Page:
Why does my color look so different from screen to print?


This is a common question from many of our customers when they see their first proof or final printed product: why does my color look so different from what is on my computer screen?  There are several possible answers to this question. Let’s review the most common reasons your colors could look different in print.

The first and easiest answer is that most computer monitors are not calibrated for print and furthermore, no two monitors are calibrated the same!  What you see on your screen could look very different on your office mate’s computer, your personal computer and Julin’s prepress computers!  The monitors should give you a close representation of what your images will print like, but it can be hard for the screen to replicate them exactly, especially when you factor in the computers own calibrations and the adjustments to contrast and brightness you may have made to suit your tastes.

Some colors do not translate well from computer to print.  The builds your computer makes for specific colors may not translate well to print or vice versa.

Then there is the type of proofing your printer uses.  Most proofing equipment is calibrated to be a match to the color their presses produce but there can be slight differences.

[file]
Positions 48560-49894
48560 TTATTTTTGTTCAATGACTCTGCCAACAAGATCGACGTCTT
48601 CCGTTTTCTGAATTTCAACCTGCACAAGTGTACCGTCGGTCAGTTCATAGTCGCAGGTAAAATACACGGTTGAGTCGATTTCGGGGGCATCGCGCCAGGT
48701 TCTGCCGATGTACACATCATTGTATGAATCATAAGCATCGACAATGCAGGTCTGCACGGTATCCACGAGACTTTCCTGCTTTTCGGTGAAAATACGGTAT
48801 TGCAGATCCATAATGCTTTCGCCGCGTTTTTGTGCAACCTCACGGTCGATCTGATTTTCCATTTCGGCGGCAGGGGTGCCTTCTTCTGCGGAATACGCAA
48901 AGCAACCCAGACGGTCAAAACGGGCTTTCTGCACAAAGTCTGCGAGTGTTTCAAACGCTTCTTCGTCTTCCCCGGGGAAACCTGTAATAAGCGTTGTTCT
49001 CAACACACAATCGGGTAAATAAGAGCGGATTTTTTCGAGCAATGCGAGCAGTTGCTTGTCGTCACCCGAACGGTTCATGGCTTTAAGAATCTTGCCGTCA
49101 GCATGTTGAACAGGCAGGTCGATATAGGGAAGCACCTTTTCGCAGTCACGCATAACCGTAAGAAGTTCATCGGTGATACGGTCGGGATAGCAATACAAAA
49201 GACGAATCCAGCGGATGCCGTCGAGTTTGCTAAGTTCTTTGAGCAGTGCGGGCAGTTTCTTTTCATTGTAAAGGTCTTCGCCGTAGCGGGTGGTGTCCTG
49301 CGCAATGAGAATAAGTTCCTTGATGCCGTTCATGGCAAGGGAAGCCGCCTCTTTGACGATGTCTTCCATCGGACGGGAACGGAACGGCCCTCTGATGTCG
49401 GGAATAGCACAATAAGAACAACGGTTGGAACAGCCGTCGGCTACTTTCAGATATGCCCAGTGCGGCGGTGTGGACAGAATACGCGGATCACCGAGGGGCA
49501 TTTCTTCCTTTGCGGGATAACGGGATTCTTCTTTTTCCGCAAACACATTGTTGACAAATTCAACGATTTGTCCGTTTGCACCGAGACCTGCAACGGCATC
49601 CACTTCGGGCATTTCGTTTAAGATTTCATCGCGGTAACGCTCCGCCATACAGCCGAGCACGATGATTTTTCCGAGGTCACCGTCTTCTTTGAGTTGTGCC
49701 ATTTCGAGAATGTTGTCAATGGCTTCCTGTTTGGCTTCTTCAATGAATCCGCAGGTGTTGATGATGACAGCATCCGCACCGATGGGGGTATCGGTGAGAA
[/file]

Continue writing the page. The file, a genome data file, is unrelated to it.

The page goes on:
Some of the biggest color shifts you could see come when you convert files or depending on the stock you print on.  As covered in previous posts, converting your files from RGB (the standard color profile on computers) to CMYK, converting spot colors to CMYK build and printing any color on an uncoated stock can result in big color changes.

If you have been designing in RGB or spot colors and then have your printer convert the files to CMYK for printing, you may see a big shift in some of the colors.  It is best to design in CYMK or convert before you send files so you can see those possible color shifts and adjust accordingly.  If you have only seen the sharpness of the images on screen, you may be shocked to see the color changes and “softness” you may see if you choose to print on an uncoated stock.  (See http://julin.com/2017/02/10/coated-or-uncoated-stock/, http://julin.com/2017/04/21/convertingtocmyk/, http://julin.com/2017/03/17/thecandtheu/ for more information)

Contact your Julin Representative if you have additional questions or if you have color concerns!